During the post Civil War era, the railroad brought to Dryden the economic growth promised by the railroad companies. The farmers especially profited from the broadening of their markets. However, the railroad which had ushered Dryden into the modern era of transportation eventually had a negative effect on the community. By the 1890s, merchants and farmers were forced to compete with the large industries and agricultural centers now made accessible by the railroads, and customers gravitated to these centers for their trade and business.
However, even in the 1890s and into the early years of the twentieth century, buildings of considerable architectural significance continued to be constructed in the village. Among the most notable examples of the period is the Marvin House) built in 1895 and located at 9 Library Street. Its conical tower, Queen Anne style massing and Colonial Revival style decorative details make it unique in Dryden village. Other distinguished examples of turn-of-the-century designs located in the historic district include the Queen Anne style residences at 3 Pleasant Street (c. 1905) and 26 East Main Street (c. 1894-1897), featuring multi-textured surfaces, irregular massing, and other characteristic decorative details. A particularly unique house to Dryden, also located in the historic district at 30 East Main Street (c. 1905), is the "Catalog" style house built by its first owner, Franklin Hutchinson. Hutchinson, a Civil War veteran, designed and cast the concrete blocks to imitate cobblestone (foundation blocks) and rough cut masonry. He also fashioned a decorative geometric trim.
Lacking an industry to replace its agricultural service center base, Dryden began a long period of economic decline that lasted well into the twentieth century. Although farming was to remain successful in the village area, it took a new character after the turn of the century, as subsistence farming came to be replaced by business farming. A reflection, perhaps, of this turn of events was the increasing number of alterations made to earlier structures at the turn of the century. These appear as attempts to remodel and "modernize" old facades. In particular, many Greek Revival style houses were updated with the addition of Queen Anne style attributes; the most notable example is the house at 27 South Street in the historic district. Here, the addition of a central tower, bargeboard decoration, shingles and a porch have transformed the original structure in a unique manner.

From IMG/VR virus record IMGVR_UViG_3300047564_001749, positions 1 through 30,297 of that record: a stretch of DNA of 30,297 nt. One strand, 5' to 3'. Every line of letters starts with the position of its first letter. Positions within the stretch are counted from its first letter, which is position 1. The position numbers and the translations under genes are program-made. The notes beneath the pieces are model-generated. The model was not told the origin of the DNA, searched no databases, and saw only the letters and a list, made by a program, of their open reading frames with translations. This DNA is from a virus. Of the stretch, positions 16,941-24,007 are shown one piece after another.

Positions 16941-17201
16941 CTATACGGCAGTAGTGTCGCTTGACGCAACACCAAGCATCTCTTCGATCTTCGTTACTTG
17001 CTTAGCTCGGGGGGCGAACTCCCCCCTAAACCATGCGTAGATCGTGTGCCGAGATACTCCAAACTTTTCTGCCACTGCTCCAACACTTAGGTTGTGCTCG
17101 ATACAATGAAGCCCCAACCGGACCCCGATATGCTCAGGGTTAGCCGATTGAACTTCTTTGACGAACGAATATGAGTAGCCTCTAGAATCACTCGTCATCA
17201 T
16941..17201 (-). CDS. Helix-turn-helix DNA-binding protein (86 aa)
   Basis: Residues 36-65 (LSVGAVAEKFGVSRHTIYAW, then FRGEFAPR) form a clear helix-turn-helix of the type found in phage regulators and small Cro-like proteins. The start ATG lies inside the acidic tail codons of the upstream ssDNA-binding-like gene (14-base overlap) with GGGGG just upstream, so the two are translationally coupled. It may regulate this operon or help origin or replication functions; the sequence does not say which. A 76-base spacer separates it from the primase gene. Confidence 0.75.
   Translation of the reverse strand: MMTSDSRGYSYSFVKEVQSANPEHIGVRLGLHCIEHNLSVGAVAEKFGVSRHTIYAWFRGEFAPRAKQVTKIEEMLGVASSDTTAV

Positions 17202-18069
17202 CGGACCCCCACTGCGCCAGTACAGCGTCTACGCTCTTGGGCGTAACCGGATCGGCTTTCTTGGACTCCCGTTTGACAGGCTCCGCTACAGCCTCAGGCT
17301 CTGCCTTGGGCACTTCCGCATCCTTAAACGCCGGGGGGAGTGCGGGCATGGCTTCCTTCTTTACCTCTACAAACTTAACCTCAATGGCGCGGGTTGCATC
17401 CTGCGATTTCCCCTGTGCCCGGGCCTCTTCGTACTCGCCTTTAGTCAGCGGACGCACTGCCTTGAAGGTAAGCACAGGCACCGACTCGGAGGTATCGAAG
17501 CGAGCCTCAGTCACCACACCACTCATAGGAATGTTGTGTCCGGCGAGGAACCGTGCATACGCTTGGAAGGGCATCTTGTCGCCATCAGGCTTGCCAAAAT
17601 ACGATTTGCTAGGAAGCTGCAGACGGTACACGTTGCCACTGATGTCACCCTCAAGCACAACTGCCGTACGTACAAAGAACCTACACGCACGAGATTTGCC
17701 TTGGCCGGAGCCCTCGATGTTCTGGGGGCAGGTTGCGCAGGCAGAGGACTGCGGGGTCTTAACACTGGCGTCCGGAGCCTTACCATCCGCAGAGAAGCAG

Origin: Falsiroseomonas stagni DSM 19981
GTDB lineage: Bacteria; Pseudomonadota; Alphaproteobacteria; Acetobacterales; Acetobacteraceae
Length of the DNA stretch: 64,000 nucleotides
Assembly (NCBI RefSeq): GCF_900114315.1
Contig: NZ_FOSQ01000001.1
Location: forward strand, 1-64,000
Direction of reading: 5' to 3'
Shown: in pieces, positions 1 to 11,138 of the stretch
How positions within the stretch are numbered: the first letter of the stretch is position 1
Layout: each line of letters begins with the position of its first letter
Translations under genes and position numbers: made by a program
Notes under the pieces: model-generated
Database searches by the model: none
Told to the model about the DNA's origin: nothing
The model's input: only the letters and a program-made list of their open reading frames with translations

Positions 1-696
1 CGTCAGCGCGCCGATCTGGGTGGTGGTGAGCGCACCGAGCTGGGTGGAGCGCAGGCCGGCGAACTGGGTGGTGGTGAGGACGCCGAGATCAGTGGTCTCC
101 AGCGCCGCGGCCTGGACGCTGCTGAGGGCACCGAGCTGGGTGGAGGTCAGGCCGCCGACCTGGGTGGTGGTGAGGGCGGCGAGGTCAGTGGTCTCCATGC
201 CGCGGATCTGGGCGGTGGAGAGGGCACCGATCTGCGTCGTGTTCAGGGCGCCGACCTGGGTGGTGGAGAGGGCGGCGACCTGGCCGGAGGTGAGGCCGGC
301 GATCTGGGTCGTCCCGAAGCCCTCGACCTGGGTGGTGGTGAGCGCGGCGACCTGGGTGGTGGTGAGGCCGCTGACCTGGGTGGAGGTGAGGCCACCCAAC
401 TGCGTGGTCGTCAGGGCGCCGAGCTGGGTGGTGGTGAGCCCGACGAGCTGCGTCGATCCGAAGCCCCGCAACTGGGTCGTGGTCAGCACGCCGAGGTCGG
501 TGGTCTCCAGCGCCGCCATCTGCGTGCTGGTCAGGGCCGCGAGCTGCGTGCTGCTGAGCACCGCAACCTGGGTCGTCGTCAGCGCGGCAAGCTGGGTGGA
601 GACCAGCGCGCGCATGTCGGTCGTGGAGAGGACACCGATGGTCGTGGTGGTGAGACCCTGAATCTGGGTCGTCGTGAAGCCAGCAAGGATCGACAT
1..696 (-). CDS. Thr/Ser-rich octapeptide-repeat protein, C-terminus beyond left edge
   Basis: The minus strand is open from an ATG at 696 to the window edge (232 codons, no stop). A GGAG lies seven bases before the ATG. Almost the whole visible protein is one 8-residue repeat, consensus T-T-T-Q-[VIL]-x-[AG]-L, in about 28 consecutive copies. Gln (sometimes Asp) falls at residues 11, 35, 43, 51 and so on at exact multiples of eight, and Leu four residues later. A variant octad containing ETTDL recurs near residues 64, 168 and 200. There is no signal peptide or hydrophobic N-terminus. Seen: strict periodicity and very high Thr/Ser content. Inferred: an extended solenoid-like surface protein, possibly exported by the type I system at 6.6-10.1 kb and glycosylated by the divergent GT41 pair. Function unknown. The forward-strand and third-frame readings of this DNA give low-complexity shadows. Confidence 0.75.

In the early twentieth century, new construction in Dryden was more sporadic and less intense; it is represented within the historic district by some small-scale residences built upon some of the few remaining open lots within the original "Square." An example is the small house at 5 Union Street, c. 1924. These less pretentious structures reflect a suburban style, as in the Bungalow cottage at 20 East Main Street (c. 1947) and the Cape Cod [Colonial Revival] house at 18 Union Street (c. 1940).
The entire multiple resource area represents the development of a rural crossroads community from its early beginnings, circa 1800, through its flowering in the mid- to late-nineteenth century and finally to the culmination of its growth in the mid-twentieth century.
Goodrich, George E. The Centennial History of the Town of Dryden: 1797-1897. 2nd edition, Ithaca, New York: Wilcox Press, 1975.
Selkreg, John H. Landmarks of Tompkins County, New York. 2nd edition, Evansville, Indiana: Unigraphic, 1976.